Why Drake’s Betting Is Bad for Football

Canadian rapper Drake (left) sporting an Arsenal kit from 2006

Canadian Hip-Hop and R&B rapper Drake placed a massive bet on a few of the weekend’s fixtures. He took to Instagram to upload a screenshot of the placed bet, worth around CA$830k. The gamble was placed on an Arsenal victory over Leeds, and a Barcelona win in El Clasico on Sunday, with an estimated payout of just under CA$4million. However, Drake’s actions may just have highlighted why betting is bad for football.

Arsenal managed to scrape a 1-0 victory at Elland Road, but Barcelona were on the receiving end of a 3-1 loss at the hands of Real Madrid. The result in Spain meant that Drake unfortunately lost the bet, losing more than £500k worth of cryptocurrency in the process.

Drake used the betting business Stake to place the wager. The company defines itself as one of the world’s leading crypto betting platforms, and is a sponsor of the Views artist, as well as English football clubs Everton and Watford.

Stake, however, is not a British betting company as the UK-based bookmakers often don’t accept cryptocurrency due to it being a common means for money laundering and illegal dealings.

Drake was accused by a director of another betting company of ‘promoting’ and ‘glamourizing gambling’ whilst being unaware of the impact it may have on younger generations that look up to the rapper.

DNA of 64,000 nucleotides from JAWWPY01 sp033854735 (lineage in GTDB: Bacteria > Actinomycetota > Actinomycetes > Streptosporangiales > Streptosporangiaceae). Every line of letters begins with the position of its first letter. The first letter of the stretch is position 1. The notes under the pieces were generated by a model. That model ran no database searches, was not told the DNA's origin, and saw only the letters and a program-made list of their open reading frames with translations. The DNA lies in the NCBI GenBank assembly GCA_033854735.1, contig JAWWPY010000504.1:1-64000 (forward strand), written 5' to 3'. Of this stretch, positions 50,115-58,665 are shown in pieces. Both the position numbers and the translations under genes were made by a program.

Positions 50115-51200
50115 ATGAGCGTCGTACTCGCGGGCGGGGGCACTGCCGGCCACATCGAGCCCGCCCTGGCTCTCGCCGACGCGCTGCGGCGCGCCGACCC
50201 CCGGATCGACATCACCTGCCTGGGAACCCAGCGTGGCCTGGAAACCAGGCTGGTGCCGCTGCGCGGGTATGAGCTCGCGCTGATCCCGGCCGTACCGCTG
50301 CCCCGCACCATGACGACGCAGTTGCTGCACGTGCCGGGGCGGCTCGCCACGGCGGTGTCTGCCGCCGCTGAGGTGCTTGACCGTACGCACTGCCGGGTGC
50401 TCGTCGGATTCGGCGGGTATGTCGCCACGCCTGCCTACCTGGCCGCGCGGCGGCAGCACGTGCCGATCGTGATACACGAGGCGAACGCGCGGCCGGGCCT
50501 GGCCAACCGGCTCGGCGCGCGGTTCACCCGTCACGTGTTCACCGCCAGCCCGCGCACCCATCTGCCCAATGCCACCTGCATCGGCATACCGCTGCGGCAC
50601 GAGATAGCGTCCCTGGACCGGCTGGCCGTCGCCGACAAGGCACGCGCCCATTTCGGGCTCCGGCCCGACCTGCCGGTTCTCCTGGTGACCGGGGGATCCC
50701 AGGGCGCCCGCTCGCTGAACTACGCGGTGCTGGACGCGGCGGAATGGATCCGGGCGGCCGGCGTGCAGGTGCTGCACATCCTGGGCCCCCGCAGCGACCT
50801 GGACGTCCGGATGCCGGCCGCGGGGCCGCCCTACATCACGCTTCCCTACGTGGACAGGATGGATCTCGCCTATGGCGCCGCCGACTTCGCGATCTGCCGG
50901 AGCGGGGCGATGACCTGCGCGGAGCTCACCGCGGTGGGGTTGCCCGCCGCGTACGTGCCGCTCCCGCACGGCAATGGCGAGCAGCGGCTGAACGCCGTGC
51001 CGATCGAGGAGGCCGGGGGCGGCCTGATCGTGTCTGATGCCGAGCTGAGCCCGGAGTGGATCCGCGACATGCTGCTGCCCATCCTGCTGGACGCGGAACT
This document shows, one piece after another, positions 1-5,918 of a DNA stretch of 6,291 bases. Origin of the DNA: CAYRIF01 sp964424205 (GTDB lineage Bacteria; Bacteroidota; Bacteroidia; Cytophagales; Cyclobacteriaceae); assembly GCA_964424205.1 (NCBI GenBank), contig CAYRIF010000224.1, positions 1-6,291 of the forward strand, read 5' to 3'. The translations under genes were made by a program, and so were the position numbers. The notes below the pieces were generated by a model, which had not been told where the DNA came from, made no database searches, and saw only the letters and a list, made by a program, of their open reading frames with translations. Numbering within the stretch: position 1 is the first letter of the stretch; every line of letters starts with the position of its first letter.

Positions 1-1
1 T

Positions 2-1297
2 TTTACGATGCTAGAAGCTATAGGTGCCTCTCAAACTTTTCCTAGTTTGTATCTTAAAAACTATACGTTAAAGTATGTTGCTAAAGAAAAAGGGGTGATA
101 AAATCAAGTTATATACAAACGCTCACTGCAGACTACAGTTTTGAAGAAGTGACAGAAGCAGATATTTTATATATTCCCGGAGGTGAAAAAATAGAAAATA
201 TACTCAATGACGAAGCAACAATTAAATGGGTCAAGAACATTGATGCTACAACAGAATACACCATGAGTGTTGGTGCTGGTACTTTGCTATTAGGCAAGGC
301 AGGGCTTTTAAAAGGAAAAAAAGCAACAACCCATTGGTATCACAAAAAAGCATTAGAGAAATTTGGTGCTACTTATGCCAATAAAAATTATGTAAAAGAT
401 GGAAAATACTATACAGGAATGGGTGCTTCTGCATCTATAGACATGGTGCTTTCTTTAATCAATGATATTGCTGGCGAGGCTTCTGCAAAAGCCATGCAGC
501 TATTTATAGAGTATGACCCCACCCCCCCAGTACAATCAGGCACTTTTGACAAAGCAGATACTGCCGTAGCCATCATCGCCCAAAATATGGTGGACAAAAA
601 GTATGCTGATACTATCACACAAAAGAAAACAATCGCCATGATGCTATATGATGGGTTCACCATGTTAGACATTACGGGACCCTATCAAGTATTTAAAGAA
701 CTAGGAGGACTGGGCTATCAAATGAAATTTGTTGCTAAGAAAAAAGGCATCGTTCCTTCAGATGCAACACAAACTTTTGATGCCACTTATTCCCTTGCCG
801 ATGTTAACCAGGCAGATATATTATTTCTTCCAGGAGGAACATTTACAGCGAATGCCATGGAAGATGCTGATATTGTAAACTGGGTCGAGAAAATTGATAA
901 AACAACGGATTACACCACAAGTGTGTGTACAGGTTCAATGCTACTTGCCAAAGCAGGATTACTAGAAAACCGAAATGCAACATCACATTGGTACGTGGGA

“Drake can afford to lose these sums, and what he does with his money is up to him,” said Matt Zarb-Cousin, director of Clean Up Gambling (quotes via The Athletic). “But given his profile, he should be aware of the consequences of promoting gambling to the millions of young followers of his Instagram account.

“Bragging about betting huge amounts on social media definitely glamourizes gambling, and the controversy the post has generated, promotes the brand.”

Gambling is an activity that may trap footballers in a world of hardship, and is looked down upon among many professionals.

In September, it was reported that KFC France may be planning to take legal action against PSG superstar Kylian Mbappe after he refused to take part in a campaign sponsored by the fast-food franchise for the French National Team. The World Cup winner declined to participate as he doesn’t want to be associated with those sort of brands, namely unhealthy food businesses and betting companies.

However, it was then revealed that the Frenchman had ties to a certain NFT platform that was also classified as a gambling business by European gambling commissions.

Given the money involved in football, and how ‘easy’ it is for footballers to achieve a greater return through gambling, it is becoming increasingly likely that match-fixing may find a way into the beautiful game on a large scale.

Players may be aware of the financial rewards for certain actions, and carry them through in games, whether it be to the detriment of their own team or not.

On Tuesday, former Reading defender Kynan Isaac effectively had his career ended after being handed a 10-year ban from the FA for betting-related actions.

The 31-year-old was found guilty of spot-fixing and placing illegal bets on an FA Cup tie last season, a game which he was involved in. Isaac deliberately picked up a yellow card in the game, aiding his bet and saw him adjudged to be involved in illegal dealings. Furthermore, the player failed to comply with the FA’s investigation, report the Daily Mail.

Gambling is having an adverse effect on player’s perception of financial freedom, with many of them risking their careers for some extra money. This issue is particularly rife in the lower leagues of European football, where the salaries are minute compared to the continent’s top five leagues.